Cannabis hangover symptoms 

Marijuana hangover effects can vary from person to person, and there is limited scientific literature specifically examining the symptoms of a cannabis hangover.

With that being said, some common anecdotally reported symptoms include:

  • Fatigue or drowsiness
  • Dry eyes
  • Dry mouth
  • Feeling disoriented or foggy

If you’re familiar with the side effects of cannabis, you might notice a pattern here: many symptoms of a cannabis “hangover” are very similar to the lingering side effects of consumption.

Before we move on, it’s worth noting that, unlike alcohol, cannabis doesn’t dehydrate you like alcohol does. Interestingly, you might observe that many symptoms associated with a cannabis "hangover" mirror the lingering side effects observed after its consumption.

What causes a weed hangover? 

If you’re still feeling the effects of last night’s toke when you wake up, there are a few things that might be happening.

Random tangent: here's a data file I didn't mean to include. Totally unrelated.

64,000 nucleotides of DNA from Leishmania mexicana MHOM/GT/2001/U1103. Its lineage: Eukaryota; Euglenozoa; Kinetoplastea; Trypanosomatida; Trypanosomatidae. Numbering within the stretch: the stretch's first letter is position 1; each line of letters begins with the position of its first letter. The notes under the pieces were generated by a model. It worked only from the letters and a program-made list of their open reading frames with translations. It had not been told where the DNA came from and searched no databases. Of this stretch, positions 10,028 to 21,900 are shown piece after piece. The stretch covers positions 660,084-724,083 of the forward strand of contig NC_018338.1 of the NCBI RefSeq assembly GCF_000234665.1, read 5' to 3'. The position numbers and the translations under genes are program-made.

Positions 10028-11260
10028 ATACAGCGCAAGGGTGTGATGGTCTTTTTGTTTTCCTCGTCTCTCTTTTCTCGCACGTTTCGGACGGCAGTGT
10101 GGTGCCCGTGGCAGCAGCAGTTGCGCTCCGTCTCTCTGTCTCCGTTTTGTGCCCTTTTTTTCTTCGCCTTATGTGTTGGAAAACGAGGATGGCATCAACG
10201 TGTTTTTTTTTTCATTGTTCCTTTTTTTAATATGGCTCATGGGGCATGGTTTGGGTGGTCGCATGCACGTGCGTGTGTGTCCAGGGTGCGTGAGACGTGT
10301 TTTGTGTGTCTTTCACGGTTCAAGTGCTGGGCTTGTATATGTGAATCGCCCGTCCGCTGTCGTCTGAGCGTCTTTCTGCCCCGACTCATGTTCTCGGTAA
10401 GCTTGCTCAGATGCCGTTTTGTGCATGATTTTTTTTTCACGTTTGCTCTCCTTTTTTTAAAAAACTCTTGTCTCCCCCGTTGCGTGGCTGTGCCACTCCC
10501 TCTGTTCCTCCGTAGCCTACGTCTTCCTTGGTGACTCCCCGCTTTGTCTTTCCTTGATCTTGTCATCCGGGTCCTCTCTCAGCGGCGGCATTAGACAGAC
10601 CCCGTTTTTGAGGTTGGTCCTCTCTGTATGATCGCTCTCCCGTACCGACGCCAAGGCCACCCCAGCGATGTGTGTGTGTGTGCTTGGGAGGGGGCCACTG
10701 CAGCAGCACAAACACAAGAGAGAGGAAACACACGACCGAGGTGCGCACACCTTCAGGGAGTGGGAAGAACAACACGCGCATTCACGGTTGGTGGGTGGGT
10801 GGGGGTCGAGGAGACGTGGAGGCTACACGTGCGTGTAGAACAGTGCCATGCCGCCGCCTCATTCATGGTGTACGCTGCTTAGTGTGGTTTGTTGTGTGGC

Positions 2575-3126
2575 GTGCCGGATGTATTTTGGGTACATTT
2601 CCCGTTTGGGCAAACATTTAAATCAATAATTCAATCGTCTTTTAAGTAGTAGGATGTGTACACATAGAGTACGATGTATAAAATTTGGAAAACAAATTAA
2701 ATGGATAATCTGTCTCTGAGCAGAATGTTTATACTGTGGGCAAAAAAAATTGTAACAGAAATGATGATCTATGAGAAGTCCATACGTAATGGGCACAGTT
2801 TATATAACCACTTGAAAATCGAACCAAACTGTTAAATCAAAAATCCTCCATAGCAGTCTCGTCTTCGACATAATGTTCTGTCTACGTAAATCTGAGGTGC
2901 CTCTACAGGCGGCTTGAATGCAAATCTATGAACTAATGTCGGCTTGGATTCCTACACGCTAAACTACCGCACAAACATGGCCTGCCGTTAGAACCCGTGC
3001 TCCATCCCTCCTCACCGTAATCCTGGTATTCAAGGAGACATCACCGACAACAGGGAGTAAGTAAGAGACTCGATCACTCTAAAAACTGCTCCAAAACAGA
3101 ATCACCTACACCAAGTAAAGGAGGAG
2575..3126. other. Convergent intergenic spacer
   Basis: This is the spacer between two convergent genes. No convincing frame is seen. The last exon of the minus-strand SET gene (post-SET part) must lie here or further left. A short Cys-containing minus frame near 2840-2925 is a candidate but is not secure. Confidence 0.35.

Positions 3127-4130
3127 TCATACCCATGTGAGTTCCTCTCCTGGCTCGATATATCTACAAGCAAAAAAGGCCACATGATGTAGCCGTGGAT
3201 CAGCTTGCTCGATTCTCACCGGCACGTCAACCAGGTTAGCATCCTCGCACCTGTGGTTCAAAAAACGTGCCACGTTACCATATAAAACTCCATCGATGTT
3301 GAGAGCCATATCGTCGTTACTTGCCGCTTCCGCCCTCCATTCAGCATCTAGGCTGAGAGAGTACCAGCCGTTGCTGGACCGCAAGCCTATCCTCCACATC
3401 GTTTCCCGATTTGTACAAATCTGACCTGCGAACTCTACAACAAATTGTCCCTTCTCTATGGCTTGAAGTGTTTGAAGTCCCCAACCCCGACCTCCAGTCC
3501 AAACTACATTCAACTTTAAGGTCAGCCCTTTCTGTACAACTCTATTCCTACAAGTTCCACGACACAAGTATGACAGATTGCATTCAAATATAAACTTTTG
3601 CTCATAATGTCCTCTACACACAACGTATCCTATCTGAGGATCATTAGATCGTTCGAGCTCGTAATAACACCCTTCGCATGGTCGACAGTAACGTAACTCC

First, you might simply still be stoned — especially if you consumed a high dose of THC in the form of an edible or other slowly-metabolized product like Rick Simpson Oil

“Although it takes longer for the initial psychoactive effect of edibles (30 to 90 minutes) to be felt, the resulting “high” is longer-lasting, with a peak at 2 to 4 hours after ingestion,” one review article states

“Factors such as weight, metabolism, gender, and eating habits also contribute to how soon and for how long someone will feel intoxicated following oral ingestion,” the authors note, adding that “the lack of consistency and the delayed intoxication may cause both new and experienced users of cannabis to consume higher than intended amounts of the drug.”